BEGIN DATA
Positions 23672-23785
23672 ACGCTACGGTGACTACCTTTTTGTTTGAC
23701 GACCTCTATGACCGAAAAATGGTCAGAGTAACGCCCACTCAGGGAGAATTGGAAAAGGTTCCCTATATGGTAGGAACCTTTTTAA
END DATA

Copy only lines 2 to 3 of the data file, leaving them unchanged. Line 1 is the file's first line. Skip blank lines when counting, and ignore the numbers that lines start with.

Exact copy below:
23672 ACGCTACGGTGACTACCTTTTTGTTTGAC
23701 GACCTCTATGACCGAAAAATGGTCAGAGTAACGCCCACTCAGGGAGAATTGGAAAAGGTTCCCTATATGGTAGGAACCTTTTTAA